MOTORISTS using mobile phones need to think about the possible consequences of their actions, according to Warrnambool Road Trauma Support Services Victoria regional coordinator Rhys Tate.
He said statistics showed that using a mobile phone while driving was as dangerous as driving under the influence of alcohol.
His comments come after Roads Minister Jaala Pulford told a road safety summit in Melbourne last week that automatic loss of licence for drivers caught using a mobile phone could be the deterrent required.
"We're not ruling anything out," Ms Pulford said.
"While the penalties are quite severe now, the analogy with drink driving is a valuable one. Just put your phone in the glove box, it's not that hard."
Mr Tate said he would support measures put in place by VicRoads and the TAC.
He said motorists should think of them as interventions in road safety, rather than punishments.
"What I will say is that people need to consider the impact that road trauma has and the impact that deaths and injuries have is very serious," Mr Tate said.
He said motorists should consider using driving mode on their phone while behind the wheel.
Mr Tate said he believed it was important to educate people on this feature.
"I think if we had those driving modes in phones from day dot, it would become second nature to use it like we put seatbelts on," he said.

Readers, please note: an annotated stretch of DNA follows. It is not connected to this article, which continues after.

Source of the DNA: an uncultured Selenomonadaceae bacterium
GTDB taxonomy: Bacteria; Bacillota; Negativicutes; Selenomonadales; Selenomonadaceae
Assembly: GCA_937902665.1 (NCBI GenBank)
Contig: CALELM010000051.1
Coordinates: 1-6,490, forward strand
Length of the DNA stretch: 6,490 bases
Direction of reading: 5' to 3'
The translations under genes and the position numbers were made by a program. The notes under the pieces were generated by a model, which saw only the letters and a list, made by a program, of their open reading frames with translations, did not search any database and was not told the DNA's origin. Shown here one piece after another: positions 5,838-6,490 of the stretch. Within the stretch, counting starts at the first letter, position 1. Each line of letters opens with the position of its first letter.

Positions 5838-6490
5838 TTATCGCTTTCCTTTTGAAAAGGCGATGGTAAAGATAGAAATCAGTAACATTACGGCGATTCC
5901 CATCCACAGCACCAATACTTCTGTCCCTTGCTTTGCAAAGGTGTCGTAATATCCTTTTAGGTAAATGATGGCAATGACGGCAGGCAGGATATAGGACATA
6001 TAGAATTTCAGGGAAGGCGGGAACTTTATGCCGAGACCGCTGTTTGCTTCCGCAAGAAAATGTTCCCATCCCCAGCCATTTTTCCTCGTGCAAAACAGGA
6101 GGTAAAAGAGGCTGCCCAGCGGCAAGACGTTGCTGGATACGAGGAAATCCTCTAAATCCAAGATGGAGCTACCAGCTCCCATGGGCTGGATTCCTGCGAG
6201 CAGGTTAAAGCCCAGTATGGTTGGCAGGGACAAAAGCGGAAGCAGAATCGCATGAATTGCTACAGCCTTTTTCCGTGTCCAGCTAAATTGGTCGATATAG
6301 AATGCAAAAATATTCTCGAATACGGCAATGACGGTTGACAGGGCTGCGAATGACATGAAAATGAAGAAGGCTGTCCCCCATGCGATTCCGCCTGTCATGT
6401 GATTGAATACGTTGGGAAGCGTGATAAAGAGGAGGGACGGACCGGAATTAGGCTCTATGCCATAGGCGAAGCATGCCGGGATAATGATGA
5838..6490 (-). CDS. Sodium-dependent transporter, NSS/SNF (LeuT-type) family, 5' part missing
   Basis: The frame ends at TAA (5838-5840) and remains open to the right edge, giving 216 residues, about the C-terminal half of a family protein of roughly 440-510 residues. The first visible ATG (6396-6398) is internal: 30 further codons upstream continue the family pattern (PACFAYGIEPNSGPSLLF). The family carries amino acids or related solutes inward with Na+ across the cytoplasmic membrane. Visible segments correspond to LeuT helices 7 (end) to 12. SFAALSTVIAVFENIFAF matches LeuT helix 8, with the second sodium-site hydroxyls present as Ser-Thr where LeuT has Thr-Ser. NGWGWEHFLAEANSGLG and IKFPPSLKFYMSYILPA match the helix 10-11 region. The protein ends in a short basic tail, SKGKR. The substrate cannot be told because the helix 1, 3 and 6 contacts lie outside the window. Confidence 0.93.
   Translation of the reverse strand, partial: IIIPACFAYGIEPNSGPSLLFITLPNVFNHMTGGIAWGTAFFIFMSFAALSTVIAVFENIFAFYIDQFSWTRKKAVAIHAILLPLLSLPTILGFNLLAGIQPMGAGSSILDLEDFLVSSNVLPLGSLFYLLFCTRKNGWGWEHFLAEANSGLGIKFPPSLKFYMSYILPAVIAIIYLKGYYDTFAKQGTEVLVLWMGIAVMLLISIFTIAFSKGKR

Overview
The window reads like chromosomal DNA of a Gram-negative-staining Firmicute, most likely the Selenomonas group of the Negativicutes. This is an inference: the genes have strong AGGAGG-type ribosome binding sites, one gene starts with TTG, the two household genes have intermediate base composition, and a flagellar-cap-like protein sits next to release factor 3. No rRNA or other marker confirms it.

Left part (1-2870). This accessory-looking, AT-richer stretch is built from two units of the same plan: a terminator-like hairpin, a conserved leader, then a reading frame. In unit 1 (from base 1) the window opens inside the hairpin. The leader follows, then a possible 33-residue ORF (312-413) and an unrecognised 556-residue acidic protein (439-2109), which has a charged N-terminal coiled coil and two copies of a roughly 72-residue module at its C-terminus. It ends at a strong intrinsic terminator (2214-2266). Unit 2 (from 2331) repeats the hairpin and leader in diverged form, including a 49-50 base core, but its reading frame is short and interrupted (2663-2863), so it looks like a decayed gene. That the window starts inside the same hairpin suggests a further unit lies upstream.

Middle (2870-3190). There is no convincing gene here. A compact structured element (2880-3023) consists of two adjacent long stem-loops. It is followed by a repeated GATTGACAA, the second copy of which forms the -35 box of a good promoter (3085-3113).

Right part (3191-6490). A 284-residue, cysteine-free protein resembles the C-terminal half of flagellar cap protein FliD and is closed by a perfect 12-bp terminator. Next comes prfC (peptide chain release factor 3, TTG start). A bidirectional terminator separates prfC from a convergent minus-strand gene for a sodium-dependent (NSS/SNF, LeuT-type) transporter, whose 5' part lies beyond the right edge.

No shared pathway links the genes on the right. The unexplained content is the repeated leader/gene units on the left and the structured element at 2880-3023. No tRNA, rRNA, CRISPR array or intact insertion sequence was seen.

Corangamite Shire councillor Simon Illingworth, a former policeman, said he believed the solution was for police to issue more fines.
"Increase the risk of detection and people will stop," Cr Illingworth said.
"If you got a $20 fine every second time you got on your phone, you would stop."
However, Cr Illingworth said he did not believe automatic loss of licence should be introduced.
"Road offences are not as serious as crimes such as theft, fraud, burglary and assault."
He said introducing the harsh penalty could result in people losing their job for a minor offence because they need a licence.
"People will either lose their job and or drive while disqualified," Cr Illingworth said.
"You start turning people who are committing relatively minor road offences into criminals."
Cr Illingworth said people needed to stop and think about their actions.
"Pull over if you want to text, it's not that hard," he said.
Transport Accident Commission chief executive officer Joe Cala said he couldn't understand why people conceded that you shouldn't drink and drive and you shouldn't speed, they continued to fail to get the message about phone use.
"We also know that in seven out of eight trauma wards at the Alfred Hospital where people were seriously injured in crashes, they've admitted they were on their phones," Mr Cala said.
"People admit to us they are texting at 70, 80, 90, 100km/h with cruise control on. It's crazy, unacceptable, it's not a joke."
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